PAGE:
When we turn on the tap most of us assume that what comes out is safe to drink. It’s an advantage of living in a first world country where our cities’ water is carefully monitored and our rural areas are regularly checked for contaminants. However, according to George Washington University’s Face the Facts initiative, drinking water contamination is a reality. Each year, 850 billion gallons of wastewater enter the U.S. public drinking water supply because of aging or inadequate water systems. That’s equivalent to 13.6 trillion eight-ounce glasses.
The EPA says U.S water systems need $500 billion in maintenance and new capital investment by 2020. So what does that mean for us?
According to the North Carolina Cooperative Extension Service there are four general groups of contaminants that can end up in our water: microbial pathogens (bacteria, parasites, and viruses), organics (pesticides, solvents, degreasers, and trihalomthanes), inorganics (heavy metals and other compounds), and radioactive elements. Generally speaking, many of these contaminants are found in our average drinking water, but they are in such a minute dose that the water is considered safe to drink by the EPA.
The Centers for Disease Control have identified a number of diseases that are possible through contaminated water in public water systems. The number one health issue associated with drinking contaminated water is campylobacteriosis. It is an infectious disease caused by bacteria that may be found in public water sources. It causes diarrhea, cramping, abdominal pain, and fever within two to five days of exposure and typically these symptoms may last up to a week. This disease can also be life threatening in people with compromised immune systems (such as the very young or the very old).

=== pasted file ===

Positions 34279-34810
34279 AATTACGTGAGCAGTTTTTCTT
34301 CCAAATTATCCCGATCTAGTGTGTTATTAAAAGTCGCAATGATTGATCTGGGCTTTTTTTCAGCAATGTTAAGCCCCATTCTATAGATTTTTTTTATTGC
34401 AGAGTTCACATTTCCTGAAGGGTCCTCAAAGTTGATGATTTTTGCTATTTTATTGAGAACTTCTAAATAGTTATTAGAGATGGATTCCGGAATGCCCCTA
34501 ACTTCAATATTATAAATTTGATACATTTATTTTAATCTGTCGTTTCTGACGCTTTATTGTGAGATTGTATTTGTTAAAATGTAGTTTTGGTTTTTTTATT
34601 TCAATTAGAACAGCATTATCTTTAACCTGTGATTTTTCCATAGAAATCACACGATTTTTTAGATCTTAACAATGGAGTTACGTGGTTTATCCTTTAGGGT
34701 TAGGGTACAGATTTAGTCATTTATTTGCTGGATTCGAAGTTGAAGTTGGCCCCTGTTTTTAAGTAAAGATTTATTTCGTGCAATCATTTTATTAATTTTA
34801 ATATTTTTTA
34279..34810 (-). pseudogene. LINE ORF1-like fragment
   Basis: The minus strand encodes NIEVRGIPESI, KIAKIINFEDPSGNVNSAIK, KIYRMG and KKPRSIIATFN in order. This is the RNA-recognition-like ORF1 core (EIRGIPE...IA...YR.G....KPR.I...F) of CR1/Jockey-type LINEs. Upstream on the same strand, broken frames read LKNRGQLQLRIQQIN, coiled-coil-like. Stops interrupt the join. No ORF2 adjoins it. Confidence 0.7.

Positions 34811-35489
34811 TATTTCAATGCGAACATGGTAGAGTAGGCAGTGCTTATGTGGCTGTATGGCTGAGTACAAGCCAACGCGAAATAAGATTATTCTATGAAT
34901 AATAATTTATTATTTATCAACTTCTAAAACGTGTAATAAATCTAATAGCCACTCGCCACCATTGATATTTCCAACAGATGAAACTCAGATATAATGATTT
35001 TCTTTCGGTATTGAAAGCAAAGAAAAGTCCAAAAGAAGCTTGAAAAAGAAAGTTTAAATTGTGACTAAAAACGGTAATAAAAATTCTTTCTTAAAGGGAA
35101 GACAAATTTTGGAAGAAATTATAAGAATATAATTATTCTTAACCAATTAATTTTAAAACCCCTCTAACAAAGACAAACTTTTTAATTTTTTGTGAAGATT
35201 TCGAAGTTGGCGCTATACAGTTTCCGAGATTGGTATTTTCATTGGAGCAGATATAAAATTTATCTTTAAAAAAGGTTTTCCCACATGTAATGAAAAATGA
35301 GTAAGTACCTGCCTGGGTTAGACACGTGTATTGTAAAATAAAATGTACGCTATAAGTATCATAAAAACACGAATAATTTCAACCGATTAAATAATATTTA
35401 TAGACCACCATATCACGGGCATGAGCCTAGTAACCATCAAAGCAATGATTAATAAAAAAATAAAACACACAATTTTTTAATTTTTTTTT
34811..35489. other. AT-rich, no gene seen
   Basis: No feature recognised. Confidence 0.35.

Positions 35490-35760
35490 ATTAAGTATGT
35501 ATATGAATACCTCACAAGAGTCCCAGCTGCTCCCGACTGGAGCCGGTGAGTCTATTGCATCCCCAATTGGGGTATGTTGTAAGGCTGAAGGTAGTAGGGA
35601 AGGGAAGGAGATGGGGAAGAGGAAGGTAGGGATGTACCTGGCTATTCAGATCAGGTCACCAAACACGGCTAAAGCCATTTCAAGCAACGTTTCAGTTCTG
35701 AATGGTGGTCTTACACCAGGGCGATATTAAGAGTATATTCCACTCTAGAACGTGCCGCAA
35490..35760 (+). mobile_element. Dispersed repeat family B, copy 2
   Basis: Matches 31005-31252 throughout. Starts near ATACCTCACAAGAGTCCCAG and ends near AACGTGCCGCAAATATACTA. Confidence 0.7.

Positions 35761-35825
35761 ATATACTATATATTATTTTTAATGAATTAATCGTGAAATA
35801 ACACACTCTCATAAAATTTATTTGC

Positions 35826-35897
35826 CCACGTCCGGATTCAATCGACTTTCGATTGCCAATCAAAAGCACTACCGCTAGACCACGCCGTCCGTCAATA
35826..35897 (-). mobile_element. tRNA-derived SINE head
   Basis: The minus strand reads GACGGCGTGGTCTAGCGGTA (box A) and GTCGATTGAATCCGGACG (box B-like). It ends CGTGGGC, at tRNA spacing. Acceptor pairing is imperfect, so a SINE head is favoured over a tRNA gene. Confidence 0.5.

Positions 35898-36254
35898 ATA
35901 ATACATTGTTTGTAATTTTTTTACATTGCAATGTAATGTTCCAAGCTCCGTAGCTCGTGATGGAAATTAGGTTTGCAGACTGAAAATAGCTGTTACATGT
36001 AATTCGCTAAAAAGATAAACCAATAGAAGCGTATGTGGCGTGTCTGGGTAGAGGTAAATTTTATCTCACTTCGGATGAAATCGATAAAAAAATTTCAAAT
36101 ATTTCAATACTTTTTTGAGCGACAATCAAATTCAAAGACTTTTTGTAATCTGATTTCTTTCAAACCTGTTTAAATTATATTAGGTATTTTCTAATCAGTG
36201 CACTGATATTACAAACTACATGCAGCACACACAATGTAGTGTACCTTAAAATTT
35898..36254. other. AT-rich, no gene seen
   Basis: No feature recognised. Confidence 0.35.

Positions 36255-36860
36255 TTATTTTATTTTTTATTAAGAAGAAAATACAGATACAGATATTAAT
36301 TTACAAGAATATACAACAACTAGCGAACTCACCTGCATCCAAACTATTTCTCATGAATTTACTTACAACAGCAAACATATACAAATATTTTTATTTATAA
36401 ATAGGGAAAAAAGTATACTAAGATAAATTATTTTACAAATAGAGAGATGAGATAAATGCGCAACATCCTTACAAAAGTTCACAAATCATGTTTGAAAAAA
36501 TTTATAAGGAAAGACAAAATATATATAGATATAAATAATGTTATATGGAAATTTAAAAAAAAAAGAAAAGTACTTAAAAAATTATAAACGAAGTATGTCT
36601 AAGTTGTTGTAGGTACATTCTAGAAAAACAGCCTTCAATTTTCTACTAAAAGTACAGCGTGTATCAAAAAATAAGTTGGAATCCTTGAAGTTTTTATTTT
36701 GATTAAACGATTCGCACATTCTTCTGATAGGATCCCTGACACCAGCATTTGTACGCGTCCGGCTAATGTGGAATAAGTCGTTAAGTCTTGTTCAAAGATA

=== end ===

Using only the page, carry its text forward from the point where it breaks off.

Other health concerns from drinking contaminated water include E. coli, hepatitis A, and salmonella all of which can be life threatening if untreated or undiagnosed.
It’s not just our drinking water that is at risk. Those same contaminants in our drinking water can wreak havoc on our crops. The U.S. National Library of Medicine has researched the effects of using contaminated water on crops and these studies showed high levels of microbial contamination in vegetables irrigated with wastewater.
While the United States enjoys some of the safest water in the world, the effects of these billions of gallons of wastewater entering our public water supply can impact the quality of fruits and vegetables across the entire country. Even for those whose water is safe.
Testing the quality of your water has never been easier though. Most major hardware stores (like Lowe’s or Home Depot) offer water testing clinics or provide kits that allow consumers to test the quality of their home water for themselves. These may be necessary investments in the future if the treatment of our wastewater does not become a more pressing concern.